Bologna bombing was 'State massacre' says court

Judges explain life term for 4th NAR member Cavallini

(ANSA) - BOLOGNA, JAN 8 - The August 2 1980 bombing of Bologna train station that killed 85 people was a "State massacre," Bologna judges said Friday in explaining their life term for a fourth member of the neofascist militant NAR group, Gilberto Cavallini.
    "It was a political massacre, or more accurately a State massacre," said the Assize Court judges in their written explanation.
    They said that the view that the massacre had been carried out by a gang of four acting alone was incorrect.
    The Bologna massacre (Italian: strage di Bologna) was a terrorist bombing of the Bologna Centrale railway station in Bologna, Italy, on the morning of 2 August 1980, which killed 85 people and wounded over 200.
    It was Italy's deadliest terrorist attack of the 25-year 'Years of Lead' of rightist and leftist militant violence.
    Several members of the neo-fascist terrorist organization Nuclei Armati Rivoluzionari (NAR, Armed Revolutionary Nuclei) were sentenced for the bombing, although the group denied involvement.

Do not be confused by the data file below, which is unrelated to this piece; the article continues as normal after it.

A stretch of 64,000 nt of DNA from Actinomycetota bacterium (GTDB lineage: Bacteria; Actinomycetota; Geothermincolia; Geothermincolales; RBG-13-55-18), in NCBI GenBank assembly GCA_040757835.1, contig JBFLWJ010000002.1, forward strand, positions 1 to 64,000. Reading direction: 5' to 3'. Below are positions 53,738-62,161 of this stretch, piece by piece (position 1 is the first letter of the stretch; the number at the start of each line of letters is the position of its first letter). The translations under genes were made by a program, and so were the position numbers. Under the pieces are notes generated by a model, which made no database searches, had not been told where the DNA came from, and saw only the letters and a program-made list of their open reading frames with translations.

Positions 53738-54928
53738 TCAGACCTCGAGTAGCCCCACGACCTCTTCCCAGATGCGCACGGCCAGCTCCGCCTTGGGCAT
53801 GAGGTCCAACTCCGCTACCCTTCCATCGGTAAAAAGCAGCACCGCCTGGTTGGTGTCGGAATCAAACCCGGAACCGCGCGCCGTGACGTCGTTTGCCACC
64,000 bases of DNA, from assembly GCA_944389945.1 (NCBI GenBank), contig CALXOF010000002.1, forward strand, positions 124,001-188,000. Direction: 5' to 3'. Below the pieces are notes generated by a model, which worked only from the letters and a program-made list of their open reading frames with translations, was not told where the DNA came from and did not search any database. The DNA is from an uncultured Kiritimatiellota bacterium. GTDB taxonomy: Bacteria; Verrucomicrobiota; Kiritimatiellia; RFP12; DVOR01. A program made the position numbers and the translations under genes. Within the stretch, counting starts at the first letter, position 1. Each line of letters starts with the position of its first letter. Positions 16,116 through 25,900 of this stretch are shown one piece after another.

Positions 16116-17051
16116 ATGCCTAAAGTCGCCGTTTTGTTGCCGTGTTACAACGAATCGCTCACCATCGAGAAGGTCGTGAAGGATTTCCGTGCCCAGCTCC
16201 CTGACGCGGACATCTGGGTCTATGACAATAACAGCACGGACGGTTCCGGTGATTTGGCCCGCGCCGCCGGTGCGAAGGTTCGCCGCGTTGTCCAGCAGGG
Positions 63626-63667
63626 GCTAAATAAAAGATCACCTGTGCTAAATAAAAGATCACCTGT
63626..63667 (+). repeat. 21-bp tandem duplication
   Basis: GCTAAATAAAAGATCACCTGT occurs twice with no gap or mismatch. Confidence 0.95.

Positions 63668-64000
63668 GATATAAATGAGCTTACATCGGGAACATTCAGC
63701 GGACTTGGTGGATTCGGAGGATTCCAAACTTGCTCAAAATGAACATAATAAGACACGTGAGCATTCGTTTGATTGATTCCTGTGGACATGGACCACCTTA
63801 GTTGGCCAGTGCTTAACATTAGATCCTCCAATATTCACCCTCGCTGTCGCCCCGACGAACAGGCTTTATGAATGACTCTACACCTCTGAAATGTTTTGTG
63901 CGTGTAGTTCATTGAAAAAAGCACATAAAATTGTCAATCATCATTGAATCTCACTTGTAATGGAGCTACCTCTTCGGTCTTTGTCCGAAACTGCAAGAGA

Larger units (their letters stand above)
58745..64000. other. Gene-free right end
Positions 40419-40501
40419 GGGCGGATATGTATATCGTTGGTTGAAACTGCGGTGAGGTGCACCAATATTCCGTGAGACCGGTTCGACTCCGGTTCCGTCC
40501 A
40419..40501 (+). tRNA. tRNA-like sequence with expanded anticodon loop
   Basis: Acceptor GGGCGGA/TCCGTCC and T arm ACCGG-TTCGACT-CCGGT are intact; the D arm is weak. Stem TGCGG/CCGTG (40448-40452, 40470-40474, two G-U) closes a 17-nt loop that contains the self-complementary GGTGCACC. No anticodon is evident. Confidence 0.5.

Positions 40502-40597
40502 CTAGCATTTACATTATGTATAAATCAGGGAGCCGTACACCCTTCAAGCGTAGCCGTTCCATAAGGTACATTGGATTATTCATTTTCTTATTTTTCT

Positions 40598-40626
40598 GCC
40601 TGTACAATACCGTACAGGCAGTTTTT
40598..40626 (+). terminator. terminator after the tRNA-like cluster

Investigations have uncovered alleged links to Italy's secret services.
    NAR founders Francesca Mambro and Valerio Fioravanti were sentenced to life imprisonment for the massacre, and Luigi Ciavardini got 30 years.
    Late subversive rightist para-Masonic Propaganda Due (P2) lodge chief Licio Gelli was recently convicted of being among those who commissioned the bombing.
    Historians have seen the atrocity as part of a string of rightist subversive bombings in the so-called strategy of tension aimed at keeping the Communists out of national power.
    Other rightist militants have been convicted in the case, as well as the NAR members. (ANSA).
   

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